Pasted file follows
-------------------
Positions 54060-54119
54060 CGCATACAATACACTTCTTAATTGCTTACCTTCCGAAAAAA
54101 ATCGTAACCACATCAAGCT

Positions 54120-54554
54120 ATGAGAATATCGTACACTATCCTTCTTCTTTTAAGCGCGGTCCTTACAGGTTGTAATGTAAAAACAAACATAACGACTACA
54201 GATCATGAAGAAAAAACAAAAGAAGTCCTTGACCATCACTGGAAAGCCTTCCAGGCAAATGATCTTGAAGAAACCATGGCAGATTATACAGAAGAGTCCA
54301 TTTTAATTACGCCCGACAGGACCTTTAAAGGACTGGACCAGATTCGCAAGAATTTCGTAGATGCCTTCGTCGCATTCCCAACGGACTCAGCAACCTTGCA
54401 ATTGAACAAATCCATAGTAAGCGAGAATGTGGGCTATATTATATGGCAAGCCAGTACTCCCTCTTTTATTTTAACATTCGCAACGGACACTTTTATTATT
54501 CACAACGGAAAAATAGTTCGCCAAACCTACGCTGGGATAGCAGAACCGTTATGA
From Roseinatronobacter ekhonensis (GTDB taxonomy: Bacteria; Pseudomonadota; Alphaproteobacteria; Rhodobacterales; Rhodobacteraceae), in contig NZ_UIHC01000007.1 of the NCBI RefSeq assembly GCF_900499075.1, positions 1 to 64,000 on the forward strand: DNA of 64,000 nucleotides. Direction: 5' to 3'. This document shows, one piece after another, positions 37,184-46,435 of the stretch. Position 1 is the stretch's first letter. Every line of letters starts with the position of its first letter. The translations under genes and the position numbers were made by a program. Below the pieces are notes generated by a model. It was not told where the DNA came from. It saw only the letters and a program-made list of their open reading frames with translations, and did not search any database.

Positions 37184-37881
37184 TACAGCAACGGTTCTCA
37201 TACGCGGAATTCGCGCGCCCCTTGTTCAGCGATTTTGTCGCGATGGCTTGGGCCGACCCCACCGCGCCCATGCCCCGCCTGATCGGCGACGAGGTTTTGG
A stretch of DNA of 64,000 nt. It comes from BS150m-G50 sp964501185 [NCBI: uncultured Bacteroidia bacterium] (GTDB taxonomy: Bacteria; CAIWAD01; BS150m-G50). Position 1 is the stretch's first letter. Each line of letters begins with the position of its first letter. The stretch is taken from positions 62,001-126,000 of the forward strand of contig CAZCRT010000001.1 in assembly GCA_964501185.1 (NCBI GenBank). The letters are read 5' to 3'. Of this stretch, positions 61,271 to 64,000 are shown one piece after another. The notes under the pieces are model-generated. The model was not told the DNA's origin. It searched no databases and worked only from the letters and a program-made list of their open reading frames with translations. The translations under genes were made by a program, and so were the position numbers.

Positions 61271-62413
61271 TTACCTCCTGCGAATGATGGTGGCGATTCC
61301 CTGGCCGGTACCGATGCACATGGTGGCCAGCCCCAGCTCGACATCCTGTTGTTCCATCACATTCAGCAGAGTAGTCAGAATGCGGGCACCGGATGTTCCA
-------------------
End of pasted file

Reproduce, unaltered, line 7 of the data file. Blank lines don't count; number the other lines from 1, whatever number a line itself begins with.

54301 TTTTAATTACGCCCGACAGGACCTTTAAAGGACTGGACCAGATTCGCAAGAATTTCGTAGATGCCTTCGTCGCATTCCCAACGGACTCAGCAACCTTGCA